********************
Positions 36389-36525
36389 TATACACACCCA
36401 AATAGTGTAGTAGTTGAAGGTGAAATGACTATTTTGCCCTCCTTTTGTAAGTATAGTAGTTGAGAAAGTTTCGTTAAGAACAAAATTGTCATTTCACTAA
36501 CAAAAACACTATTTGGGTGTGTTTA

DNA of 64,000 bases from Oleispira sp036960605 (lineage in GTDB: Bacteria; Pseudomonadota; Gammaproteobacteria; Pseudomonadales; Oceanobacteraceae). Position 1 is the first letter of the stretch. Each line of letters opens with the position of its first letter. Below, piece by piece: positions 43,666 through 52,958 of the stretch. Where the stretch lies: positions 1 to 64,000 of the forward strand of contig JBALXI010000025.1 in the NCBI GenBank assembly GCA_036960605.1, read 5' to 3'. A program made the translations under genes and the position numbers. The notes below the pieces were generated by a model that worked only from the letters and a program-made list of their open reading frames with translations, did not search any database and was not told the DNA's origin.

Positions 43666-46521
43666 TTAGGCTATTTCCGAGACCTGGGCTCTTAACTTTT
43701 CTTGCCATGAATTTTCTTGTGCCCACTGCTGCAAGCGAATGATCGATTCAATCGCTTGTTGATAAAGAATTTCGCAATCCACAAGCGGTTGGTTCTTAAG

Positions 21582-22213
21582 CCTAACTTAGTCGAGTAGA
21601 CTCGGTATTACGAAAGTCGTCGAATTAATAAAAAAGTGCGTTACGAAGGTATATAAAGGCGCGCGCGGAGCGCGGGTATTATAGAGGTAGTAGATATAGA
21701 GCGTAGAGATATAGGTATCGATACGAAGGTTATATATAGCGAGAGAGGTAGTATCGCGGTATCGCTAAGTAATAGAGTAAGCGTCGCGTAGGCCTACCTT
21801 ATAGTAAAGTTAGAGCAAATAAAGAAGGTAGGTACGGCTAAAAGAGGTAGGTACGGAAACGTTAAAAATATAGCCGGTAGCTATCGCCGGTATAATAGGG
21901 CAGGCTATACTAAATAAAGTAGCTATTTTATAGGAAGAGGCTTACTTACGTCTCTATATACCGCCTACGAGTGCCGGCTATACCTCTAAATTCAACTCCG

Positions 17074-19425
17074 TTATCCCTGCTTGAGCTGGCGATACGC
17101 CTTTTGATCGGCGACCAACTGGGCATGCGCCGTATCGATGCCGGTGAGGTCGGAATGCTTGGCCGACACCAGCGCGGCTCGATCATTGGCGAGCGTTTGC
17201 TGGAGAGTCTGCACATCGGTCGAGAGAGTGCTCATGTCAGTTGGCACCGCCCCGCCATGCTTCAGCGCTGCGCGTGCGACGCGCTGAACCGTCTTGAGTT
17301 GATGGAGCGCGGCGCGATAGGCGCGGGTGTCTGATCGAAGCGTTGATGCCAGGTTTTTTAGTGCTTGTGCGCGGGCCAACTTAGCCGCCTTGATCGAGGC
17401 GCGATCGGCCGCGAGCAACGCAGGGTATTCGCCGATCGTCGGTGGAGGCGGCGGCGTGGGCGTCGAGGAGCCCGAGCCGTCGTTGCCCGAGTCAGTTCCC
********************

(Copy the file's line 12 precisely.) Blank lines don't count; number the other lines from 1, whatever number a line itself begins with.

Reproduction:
21701 GCGTAGAGATATAGGTATCGATACGAAGGTTATATATAGCGAGAGAGGTAGTATCGCGGTATCGCTAAGTAATAGAGTAAGCGTCGCGTAGGCCTACCTT